Who doesn’t love a crisp, sunny day? The second Sunday in October is usually a lovely day to get outside. It’s also National Motorcycle Ride Day, a day that encourages motorcyclists to get out there and unite for a day of motorcycle riding. It’s everyone’s responsibility to keep each other safe on the road. There will probably be more motorcycles out than usual for National Motorcycle Ride Day, so here are 3 ways we can all share the road safely.
1. Drive aware.
Motorists and motorcyclists alike need to keep a close eye out for each other. Motorcycles are harder to see than passenger vehicles because of their smaller size. When you are on the road or at an intersection with a motorcycle, use extra caution and care. Practice watching for the narrow profile. Expect sudden maneuvers so you won’t be caught off-guard.
When you are driving near a motorcycle, expect and allow room for the rider to adjust to hazards you can’t see. Cyclists often change lanes to prepare for upcoming traffic conditions. Most collisions and injuries occur at intersections, so wait until a motorcyclist’s intentions are absolutely clear before moving into their path of travel. As a motorcyclist, avoid traveling in a driver’s blind spot as much as possible.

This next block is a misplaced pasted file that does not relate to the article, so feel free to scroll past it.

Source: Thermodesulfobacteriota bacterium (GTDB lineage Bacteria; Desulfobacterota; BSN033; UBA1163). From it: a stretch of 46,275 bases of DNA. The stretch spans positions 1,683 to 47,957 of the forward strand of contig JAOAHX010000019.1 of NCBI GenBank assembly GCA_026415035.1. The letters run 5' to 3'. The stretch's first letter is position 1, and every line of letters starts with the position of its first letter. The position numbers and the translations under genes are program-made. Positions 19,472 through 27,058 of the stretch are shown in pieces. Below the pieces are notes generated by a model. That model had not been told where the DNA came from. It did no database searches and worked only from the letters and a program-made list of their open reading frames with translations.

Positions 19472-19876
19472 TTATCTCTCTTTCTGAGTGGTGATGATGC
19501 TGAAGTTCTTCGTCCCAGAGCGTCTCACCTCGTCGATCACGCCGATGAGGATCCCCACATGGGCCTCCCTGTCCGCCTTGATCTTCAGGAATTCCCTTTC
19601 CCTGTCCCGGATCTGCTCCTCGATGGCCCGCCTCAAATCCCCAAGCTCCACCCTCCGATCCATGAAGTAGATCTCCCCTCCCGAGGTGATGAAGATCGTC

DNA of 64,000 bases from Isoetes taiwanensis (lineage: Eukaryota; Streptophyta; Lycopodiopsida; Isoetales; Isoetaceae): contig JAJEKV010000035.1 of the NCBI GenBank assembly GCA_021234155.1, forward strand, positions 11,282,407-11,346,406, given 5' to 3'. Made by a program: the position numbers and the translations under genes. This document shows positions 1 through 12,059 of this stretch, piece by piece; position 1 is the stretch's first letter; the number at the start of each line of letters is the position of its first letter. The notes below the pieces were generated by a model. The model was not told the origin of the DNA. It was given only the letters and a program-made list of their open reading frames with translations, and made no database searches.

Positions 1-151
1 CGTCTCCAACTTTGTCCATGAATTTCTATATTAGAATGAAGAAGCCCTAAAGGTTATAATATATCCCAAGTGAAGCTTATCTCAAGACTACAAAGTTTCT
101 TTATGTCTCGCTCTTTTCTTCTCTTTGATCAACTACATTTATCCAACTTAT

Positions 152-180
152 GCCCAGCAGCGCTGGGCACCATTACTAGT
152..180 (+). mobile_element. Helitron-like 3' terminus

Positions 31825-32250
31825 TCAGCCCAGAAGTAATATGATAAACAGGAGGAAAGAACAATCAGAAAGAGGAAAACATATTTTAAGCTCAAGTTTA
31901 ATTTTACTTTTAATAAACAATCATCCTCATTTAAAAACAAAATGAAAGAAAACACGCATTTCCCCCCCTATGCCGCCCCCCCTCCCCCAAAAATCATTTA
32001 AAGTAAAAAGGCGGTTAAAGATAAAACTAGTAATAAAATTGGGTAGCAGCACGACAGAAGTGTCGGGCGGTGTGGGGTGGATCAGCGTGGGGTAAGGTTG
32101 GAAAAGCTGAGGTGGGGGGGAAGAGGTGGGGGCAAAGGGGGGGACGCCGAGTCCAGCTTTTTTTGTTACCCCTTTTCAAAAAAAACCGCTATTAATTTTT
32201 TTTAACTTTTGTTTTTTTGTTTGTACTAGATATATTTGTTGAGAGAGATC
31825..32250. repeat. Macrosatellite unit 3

2. Be mindful of adverse conditions.
Motorcycles are affected more than cars by poor traveling conditions, such as rain, wet roads, ice and heavy wind. Be aware that the cyclist’s braking and handling abilities will be impaired, and drive accordingly.
3. Share the road.
Motorcyclists have the same rights as drivers. However, motorcyclists deal with different types of hazards than drivers, and often need to shift in their lane. As a result, they need the whole lane for safe riding. You should not share the lane with a motorcycle if you can help it, and motorcyclists should avoid sharing the lane with motorists. If you need to pass, do so in another lane as you would if you were passing another car.
Pass a motorcycle just like you would pass a car. Don’t share the lane while passing, and don’t get too close or go too fast. The blast of air could blow a motorcycle out of control. Always signal your intention to turn and watch for oncoming motorcycles that may be hard to see. When turning left at 4-way intersections, always be alert and watch for motorcyclists following behind vehicles in oncoming traffic. Be patient and look for motorcyclists.
Follow motorcycles from at least four to six seconds behind. They will need this time to maneuver in the event of an emergency. If there is not enough stopping room, both motorcyclists and drivers tend to make poor decisions in emergencies.
We hope everyone has a fun and safe National Motorcycle Ride Day! We also hope you’ll visit our website! We offer convenient online courses for traffic school, defensive driving, auto insurance discounts, driver education, and mature driver improvement. Click here to see which courses we offer in your area!